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Author Topic: Why does windows slow down when I start multiple executables simultaneously?  (Read 830 times)

karlsplatzo

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I write my own programs for academic projects, mostly involving numerical analysis.

I have one that I'd like to run over several CPUs simultaneously to get through a few runs.

I've set up a script that runs the program (say 30 times). I duplicate the script (say 8 times, one per CPU) and then run it. Each script runs in a different directory.

If I set off the scripts with a little delay between each one then as long as the program is still running by the time I set off the last one, all works well.

The problem I have is that when multiple versions of the program start simultaneously, Windows seems to slow down to a crawl on starting programs. Once the program gets going though it runs at normal speed. The computer remains slow to start other things to requiring a reboot. The shorter time that my code runs, the worse this is because more instances of the code start at the same time.

To rule out my code causing a memory leak, I reduced it to a "Hello World" type code and this slowdown still happens.

I ruled out the compiler causing a problem by using gfortran (64 bit) and Lazarus (64 bit, console application). The effect is the same.

I wondered if using the same name for each instance of code running was the problem but running a different named version of the executable in each script doesn't help.

The problem arises on two separate computers, one running Windows 7 Home, the other Windows 10 Educational.

Taskmanager shows that CPU and memory usage are low when the computer is slow.

Can anyone help? Has anyone experienced this?

I've asked this in Microsoft Community and was pointed to Lazarus or gfortran forums.

I've asked in Tomshardware. The suggestion there was that the code might be overusing the disk but there's no evidence from Task Manager. It was also suggested that loading libraries into cache could cause a problem. I don't see any memory issues. Besides, the gfortran code was compiled with "-static" so everything is in the executable, I presume my Lazarus code works the same way.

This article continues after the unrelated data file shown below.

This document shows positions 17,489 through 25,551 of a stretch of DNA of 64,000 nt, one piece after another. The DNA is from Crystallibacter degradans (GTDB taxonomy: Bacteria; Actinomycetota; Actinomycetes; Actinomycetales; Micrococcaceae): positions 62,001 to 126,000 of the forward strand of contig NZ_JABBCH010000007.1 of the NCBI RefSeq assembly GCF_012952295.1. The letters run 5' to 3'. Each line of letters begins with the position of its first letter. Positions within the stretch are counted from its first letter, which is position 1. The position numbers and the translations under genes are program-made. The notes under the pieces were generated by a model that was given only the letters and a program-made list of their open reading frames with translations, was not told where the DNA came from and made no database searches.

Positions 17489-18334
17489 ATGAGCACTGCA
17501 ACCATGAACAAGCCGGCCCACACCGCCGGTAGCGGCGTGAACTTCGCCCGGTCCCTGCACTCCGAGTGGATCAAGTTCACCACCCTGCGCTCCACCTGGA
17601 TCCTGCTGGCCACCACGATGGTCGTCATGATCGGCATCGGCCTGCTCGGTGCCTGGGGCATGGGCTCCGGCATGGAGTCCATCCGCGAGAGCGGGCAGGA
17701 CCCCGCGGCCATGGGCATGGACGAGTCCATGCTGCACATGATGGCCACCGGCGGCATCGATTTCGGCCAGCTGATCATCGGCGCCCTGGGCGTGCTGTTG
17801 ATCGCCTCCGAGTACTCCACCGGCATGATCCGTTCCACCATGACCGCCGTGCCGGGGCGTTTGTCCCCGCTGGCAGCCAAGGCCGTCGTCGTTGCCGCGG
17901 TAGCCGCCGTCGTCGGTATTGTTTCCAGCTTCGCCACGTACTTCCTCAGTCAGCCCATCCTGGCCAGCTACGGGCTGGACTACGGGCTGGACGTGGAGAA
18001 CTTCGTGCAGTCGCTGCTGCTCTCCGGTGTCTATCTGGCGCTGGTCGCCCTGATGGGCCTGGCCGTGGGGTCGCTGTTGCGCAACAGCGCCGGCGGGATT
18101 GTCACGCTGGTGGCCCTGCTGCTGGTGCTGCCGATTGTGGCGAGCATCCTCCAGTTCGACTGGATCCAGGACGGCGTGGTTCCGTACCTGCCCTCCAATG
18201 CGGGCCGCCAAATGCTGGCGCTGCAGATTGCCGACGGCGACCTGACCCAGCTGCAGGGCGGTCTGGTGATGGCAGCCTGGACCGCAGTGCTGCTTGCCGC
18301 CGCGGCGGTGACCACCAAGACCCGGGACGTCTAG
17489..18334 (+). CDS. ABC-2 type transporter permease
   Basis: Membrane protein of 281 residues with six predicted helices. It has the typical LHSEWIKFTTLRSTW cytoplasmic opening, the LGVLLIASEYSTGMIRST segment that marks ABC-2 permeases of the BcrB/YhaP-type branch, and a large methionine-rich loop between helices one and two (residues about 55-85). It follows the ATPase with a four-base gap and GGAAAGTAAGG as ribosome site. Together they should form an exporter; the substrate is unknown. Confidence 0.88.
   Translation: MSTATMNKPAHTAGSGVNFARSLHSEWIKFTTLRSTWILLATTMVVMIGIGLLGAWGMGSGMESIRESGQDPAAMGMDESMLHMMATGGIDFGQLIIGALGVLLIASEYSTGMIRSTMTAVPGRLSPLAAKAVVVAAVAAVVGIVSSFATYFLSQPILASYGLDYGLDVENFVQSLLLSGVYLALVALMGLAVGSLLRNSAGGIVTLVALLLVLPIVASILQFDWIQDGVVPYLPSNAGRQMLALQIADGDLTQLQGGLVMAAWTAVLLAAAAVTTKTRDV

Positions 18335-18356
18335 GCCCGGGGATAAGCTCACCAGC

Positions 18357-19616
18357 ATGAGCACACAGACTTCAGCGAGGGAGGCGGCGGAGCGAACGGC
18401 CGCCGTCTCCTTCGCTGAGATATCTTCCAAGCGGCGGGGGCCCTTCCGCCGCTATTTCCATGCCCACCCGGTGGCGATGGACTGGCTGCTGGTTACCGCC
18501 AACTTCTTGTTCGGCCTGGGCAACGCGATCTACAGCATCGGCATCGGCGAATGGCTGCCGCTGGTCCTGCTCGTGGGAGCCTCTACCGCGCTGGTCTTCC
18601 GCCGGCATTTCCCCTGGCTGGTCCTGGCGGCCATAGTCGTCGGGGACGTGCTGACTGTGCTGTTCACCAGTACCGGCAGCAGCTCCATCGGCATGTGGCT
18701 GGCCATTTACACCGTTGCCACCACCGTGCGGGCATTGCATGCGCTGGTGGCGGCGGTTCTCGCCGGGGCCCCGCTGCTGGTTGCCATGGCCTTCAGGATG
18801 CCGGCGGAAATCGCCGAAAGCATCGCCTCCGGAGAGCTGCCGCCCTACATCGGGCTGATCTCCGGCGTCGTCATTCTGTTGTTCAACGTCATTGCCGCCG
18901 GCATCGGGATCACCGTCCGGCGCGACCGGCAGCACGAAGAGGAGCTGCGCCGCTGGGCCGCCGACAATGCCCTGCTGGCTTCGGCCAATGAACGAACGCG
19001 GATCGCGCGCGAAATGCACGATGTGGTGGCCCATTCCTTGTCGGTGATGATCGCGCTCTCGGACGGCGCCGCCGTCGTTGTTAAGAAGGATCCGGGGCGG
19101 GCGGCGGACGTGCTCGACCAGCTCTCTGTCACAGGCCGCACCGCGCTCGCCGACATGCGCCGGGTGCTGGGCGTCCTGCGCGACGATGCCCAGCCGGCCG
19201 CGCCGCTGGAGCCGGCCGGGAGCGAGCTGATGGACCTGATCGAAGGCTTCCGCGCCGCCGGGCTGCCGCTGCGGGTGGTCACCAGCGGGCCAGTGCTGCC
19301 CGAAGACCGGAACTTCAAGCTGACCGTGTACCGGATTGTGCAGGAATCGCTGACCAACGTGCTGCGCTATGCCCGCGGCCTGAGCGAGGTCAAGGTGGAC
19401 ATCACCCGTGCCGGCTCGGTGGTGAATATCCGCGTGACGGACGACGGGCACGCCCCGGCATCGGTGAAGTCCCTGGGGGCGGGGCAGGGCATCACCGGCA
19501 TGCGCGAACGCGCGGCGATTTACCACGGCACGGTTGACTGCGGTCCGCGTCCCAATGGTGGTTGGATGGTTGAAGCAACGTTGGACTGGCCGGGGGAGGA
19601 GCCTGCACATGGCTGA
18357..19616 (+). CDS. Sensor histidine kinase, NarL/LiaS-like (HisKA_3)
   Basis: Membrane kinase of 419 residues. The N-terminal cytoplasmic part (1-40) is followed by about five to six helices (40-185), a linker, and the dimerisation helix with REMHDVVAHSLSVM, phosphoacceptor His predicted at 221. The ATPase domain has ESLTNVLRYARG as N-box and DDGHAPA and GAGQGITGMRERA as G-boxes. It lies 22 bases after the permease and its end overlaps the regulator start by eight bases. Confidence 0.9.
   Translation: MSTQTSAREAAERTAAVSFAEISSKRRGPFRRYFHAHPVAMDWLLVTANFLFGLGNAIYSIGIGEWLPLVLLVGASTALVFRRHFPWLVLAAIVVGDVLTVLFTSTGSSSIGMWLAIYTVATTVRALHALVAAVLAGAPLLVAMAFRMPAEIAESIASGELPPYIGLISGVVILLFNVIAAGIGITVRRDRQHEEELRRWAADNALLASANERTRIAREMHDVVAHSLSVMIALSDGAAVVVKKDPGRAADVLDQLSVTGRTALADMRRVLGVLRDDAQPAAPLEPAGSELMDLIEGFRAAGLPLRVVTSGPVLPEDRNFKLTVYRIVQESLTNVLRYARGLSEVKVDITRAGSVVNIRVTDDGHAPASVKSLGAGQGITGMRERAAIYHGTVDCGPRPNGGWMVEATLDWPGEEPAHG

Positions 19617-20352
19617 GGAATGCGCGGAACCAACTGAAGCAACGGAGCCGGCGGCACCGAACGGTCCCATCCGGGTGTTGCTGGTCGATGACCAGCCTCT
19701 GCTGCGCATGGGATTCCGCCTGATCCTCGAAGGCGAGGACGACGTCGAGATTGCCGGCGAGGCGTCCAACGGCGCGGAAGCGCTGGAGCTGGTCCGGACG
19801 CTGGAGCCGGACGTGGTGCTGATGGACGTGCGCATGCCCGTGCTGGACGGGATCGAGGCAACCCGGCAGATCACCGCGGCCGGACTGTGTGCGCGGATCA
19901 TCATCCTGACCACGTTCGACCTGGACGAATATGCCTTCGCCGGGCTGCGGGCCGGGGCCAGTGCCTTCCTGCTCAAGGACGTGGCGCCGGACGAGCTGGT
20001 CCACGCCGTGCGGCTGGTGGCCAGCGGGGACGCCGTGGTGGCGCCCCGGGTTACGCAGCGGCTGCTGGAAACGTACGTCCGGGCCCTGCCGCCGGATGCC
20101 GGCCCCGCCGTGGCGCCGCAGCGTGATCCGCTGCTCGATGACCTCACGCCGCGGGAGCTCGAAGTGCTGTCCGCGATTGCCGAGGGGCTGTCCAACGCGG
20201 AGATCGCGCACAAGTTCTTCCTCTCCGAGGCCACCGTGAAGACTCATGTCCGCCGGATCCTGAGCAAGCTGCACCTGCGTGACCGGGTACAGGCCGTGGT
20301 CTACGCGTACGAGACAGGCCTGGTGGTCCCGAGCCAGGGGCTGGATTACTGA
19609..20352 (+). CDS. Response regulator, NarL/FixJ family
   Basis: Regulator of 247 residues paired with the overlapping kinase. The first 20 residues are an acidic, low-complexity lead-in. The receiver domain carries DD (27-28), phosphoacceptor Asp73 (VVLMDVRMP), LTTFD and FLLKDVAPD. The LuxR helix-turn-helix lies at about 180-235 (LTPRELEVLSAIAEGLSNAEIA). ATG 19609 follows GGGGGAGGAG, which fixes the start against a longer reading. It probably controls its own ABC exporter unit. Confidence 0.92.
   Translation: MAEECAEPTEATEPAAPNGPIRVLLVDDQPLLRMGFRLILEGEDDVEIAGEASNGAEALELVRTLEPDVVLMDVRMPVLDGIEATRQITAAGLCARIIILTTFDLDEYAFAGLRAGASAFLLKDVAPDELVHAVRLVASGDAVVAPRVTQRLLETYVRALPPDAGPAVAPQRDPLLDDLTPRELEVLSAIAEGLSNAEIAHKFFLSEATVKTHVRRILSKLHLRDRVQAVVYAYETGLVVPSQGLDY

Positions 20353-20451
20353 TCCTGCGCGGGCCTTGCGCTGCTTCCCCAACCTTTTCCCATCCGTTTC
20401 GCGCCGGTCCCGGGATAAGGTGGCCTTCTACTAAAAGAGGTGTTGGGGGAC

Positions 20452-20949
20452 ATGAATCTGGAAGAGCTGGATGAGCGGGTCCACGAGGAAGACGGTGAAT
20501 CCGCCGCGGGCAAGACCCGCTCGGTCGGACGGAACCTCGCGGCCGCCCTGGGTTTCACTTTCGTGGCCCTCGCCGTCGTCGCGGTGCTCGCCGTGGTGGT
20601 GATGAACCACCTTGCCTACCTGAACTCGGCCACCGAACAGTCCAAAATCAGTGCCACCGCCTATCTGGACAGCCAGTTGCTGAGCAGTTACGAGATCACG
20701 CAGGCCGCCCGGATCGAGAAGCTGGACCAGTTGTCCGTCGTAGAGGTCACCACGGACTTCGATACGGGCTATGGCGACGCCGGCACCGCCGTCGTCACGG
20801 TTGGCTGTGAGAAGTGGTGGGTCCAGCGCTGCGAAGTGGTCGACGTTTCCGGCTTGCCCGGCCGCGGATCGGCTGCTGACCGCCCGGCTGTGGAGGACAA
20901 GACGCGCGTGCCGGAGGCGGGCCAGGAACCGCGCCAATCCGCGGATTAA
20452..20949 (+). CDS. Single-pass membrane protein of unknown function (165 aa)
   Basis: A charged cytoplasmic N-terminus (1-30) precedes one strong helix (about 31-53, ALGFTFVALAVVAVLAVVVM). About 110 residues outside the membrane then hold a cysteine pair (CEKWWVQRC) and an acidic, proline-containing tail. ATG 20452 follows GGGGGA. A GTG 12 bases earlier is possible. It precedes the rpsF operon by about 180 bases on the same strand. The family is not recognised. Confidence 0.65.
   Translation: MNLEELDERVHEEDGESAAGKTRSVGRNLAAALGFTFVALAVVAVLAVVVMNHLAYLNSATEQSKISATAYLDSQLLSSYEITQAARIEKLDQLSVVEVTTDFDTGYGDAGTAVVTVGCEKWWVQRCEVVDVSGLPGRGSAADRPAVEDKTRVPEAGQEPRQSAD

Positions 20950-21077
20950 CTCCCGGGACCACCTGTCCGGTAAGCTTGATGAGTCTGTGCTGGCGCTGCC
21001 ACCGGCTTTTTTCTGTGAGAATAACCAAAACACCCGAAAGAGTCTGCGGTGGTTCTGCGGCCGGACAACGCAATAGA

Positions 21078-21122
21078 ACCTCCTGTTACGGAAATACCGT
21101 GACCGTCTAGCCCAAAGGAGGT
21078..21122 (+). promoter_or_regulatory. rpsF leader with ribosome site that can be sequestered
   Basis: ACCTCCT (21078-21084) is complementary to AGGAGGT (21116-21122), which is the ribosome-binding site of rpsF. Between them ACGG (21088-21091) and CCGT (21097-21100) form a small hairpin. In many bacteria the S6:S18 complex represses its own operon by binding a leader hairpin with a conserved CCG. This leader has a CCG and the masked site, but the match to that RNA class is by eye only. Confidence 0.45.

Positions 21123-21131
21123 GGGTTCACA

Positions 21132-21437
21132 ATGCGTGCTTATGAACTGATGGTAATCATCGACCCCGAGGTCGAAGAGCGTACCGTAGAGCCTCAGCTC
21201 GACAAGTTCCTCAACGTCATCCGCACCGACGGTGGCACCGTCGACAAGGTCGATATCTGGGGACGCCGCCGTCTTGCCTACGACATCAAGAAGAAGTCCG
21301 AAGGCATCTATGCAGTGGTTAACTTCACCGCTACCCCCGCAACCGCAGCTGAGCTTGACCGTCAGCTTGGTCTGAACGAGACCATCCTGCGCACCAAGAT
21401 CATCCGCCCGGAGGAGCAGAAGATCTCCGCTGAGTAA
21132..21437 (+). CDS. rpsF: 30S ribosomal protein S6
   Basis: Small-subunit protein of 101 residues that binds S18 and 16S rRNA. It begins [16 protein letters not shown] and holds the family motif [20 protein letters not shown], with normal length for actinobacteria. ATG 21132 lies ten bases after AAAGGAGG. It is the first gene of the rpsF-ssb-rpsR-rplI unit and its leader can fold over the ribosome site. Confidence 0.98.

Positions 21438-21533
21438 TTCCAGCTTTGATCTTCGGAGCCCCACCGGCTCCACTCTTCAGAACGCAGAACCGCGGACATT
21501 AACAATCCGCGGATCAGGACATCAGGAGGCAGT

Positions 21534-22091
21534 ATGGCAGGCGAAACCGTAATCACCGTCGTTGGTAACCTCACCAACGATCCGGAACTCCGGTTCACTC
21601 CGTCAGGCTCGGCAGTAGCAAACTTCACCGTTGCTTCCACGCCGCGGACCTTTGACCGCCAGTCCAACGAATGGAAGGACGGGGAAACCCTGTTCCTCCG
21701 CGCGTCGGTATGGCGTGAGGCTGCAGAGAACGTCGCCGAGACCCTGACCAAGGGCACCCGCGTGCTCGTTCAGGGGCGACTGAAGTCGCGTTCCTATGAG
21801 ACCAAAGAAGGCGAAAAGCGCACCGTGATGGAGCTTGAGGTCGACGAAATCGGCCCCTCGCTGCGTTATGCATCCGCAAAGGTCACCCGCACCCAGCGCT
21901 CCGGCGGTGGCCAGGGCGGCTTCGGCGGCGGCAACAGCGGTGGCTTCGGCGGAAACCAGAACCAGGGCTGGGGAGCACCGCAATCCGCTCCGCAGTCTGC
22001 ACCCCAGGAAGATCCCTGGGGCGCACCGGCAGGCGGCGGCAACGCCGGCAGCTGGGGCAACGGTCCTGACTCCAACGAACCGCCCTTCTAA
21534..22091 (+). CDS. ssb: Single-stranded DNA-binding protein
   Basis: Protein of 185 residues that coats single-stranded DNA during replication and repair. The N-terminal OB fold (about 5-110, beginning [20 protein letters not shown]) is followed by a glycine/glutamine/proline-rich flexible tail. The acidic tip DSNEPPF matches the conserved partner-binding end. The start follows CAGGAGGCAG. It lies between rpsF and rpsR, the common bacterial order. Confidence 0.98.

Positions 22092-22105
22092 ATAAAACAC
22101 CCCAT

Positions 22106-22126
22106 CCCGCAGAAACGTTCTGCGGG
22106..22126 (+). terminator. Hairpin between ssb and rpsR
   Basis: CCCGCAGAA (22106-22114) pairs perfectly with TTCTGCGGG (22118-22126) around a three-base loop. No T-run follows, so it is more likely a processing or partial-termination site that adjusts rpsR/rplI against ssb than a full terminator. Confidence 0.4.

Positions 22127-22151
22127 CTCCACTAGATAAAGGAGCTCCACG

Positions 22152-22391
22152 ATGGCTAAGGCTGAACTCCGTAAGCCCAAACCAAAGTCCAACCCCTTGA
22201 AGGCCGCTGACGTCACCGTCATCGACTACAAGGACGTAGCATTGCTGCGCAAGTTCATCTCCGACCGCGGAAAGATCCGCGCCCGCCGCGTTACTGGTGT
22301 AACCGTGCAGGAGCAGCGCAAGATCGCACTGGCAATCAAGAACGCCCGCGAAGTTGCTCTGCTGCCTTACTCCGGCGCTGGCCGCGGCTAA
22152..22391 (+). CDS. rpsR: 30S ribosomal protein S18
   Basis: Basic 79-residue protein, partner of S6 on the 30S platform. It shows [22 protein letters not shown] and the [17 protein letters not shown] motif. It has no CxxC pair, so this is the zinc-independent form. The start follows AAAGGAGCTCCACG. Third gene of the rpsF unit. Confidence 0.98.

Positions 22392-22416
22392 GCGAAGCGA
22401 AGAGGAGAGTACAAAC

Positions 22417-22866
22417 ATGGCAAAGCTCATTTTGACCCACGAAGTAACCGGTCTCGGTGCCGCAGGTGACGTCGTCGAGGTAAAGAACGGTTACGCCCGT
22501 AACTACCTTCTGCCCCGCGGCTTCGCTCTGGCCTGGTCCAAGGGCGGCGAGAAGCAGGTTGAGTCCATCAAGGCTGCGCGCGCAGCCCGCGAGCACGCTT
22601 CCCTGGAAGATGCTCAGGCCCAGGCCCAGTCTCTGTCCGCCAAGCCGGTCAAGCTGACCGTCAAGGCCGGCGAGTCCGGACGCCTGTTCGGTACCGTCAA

tudi_x

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did you consider running the software on Linux/Unix/Proxmox?
especially if you do not have a GUI why would you need Windows?
there are many advantages on using a Linux installation without even a XWindows installation.
« Last Edit: December 01, 2017, 01:53:24 pm by tudi_x »

marcov

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Windows is slow with executing files, but that is more when you measure it over-all.

(e.g. building FPC on windows is slower than on Linux, almost a factor two because of this and the fact that searching for files in directiories is slower).

However that is not really in human-noticable timescales. What IS in human noticable timescales however is the antivirus. You could try to put the generate files in a directory that you exclude from scanning and test if that is faster.

karlsplatzo

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did you consider running the software on Linux/Unix/Proxmox?
especially if you do not have a GUI why would you need Windows?
there are many advantages on using a Linux installation without even a XWindows installation.

Thanks for your reply.

Yes, for serious research I use a linux cluster. However, for educational purposes I am restricted to our PC lab which runs windows. It's also useful to be able to do things on a laptop or home PC too.

(I actually have an MPI code that automates the running of the executables on Linux and use a script to detect multiple processes on Windows but didn't describe that code because the problem of slow startup is independent of that)

karlsplatzo

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Windows is slow with executing files, but that is more when you measure it over-all.

(e.g. building FPC on windows is slower than on Linux, almost a factor two because of this and the fact that searching for files in directiories is slower).

However that is not really in human-noticable timescales. What IS in human noticable timescales however is the antivirus. You could try to put the generate files in a directory that you exclude from scanning and test if that is faster.

Thanks for your reply.

Again I appreciate the advantages of linux but the problem here is that the multiple processes seem to be interacting strongly with each other as they start up and only affect the startup. And then all programs starting are affected on startup. I have to reboot to make the PC useful again.